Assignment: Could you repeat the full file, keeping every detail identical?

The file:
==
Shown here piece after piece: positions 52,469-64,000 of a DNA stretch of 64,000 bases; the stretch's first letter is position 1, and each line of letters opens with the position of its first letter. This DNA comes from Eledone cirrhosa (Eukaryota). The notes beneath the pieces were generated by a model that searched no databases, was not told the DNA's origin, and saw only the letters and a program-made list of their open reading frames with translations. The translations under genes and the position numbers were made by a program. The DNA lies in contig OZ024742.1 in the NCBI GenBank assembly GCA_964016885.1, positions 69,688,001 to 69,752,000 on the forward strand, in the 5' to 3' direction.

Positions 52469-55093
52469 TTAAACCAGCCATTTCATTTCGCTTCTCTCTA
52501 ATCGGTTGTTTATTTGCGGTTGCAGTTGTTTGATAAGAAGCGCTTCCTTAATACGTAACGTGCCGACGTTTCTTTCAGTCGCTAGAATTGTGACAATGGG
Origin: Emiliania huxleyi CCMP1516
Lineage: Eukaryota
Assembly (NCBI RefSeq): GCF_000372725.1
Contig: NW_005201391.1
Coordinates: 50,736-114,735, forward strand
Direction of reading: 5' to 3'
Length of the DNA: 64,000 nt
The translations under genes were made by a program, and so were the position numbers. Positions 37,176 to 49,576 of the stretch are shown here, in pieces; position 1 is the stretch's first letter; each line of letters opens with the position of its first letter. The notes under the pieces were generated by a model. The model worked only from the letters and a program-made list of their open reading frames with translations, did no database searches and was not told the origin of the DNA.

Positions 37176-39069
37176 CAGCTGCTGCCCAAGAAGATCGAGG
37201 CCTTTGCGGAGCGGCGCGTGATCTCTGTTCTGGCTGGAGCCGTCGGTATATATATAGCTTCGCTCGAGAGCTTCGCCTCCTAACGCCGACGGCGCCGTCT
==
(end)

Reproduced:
Shown here piece after piece: positions 52,469-64,000 of a DNA stretch of 64,000 bases; the stretch's first letter is position 1, and each line of letters opens with the position of its first letter. This DNA comes from Eledone cirrhosa (Eukaryota). The notes beneath the pieces were generated by a model that searched no databases, was not told the DNA's origin, and saw only the letters and a program-made list of their open reading frames with translations. The translations under genes and the position numbers were made by a program. The DNA lies in contig OZ024742.1 in the NCBI GenBank assembly GCA_964016885.1, positions 69,688,001 to 69,752,000 on the forward strand, in the 5' to 3' direction.

Positions 52469-55093
52469 TTAAACCAGCCATTTCATTTCGCTTCTCTCTA
52501 ATCGGTTGTTTATTTGCGGTTGCAGTTGTTTGATAAGAAGCGCTTCCTTAATACGTAACGTGCCGACGTTTCTTTCAGTCGCTAGAATTGTGACAATGGG
Origin: Emiliania huxleyi CCMP1516
Lineage: Eukaryota
Assembly (NCBI RefSeq): GCF_000372725.1
Contig: NW_005201391.1
Coordinates: 50,736-114,735, forward strand
Direction of reading: 5' to 3'
Length of the DNA: 64,000 nt
The translations under genes were made by a program, and so were the position numbers. Positions 37,176 to 49,576 of the stretch are shown here, in pieces; position 1 is the stretch's first letter; each line of letters opens with the position of its first letter. The notes under the pieces were generated by a model. The model worked only from the letters and a program-made list of their open reading frames with translations, did no database searches and was not told the origin of the DNA.

Positions 37176-39069
37176 CAGCTGCTGCCCAAGAAGATCGAGG
37201 CCTTTGCGGAGCGGCGCGTGATCTCTGTTCTGGCTGGAGCCGTCGGTATATATATAGCTTCGCTCGAGAGCTTCGCCTCCTAACGCCGACGGCGCCGTCT